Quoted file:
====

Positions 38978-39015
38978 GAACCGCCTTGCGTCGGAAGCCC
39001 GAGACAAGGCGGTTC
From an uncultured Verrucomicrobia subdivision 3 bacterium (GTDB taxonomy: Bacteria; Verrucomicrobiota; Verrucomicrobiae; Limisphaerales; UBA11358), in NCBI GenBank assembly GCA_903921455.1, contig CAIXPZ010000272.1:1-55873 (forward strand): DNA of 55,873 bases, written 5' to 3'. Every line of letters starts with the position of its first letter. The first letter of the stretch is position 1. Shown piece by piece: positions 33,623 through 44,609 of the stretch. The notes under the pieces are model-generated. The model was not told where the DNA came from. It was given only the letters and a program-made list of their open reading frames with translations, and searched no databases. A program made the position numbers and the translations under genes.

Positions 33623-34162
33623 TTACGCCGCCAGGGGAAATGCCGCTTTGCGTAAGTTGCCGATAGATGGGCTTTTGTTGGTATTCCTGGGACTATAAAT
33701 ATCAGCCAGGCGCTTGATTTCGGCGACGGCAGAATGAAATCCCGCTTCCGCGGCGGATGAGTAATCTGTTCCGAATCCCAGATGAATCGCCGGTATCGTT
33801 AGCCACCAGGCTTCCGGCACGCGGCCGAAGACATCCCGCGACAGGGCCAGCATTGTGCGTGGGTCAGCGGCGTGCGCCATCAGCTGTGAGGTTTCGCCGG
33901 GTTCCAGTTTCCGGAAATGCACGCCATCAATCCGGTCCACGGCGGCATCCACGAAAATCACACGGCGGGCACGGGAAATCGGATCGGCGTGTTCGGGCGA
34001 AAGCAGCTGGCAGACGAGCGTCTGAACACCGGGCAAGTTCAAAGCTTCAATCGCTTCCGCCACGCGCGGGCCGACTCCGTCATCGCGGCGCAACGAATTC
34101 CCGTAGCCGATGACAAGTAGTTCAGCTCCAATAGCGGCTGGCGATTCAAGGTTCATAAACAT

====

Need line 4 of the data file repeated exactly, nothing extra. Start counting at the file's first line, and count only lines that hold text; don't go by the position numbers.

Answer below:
From an uncultured Verrucomicrobia subdivision 3 bacterium (GTDB taxonomy: Bacteria; Verrucomicrobiota; Verrucomicrobiae; Limisphaerales; UBA11358), in NCBI GenBank assembly GCA_903921455.1, contig CAIXPZ010000272.1:1-55873 (forward strand): DNA of 55,873 bases, written 5' to 3'. Every line of letters starts with the position of its first letter. The first letter of the stretch is position 1. Shown piece by piece: positions 33,623 through 44,609 of the stretch. The notes under the pieces are model-generated. The model was not told where the DNA came from. It was given only the letters and a program-made list of their open reading frames with translations, and searched no databases. A program made the position numbers and the translations under genes.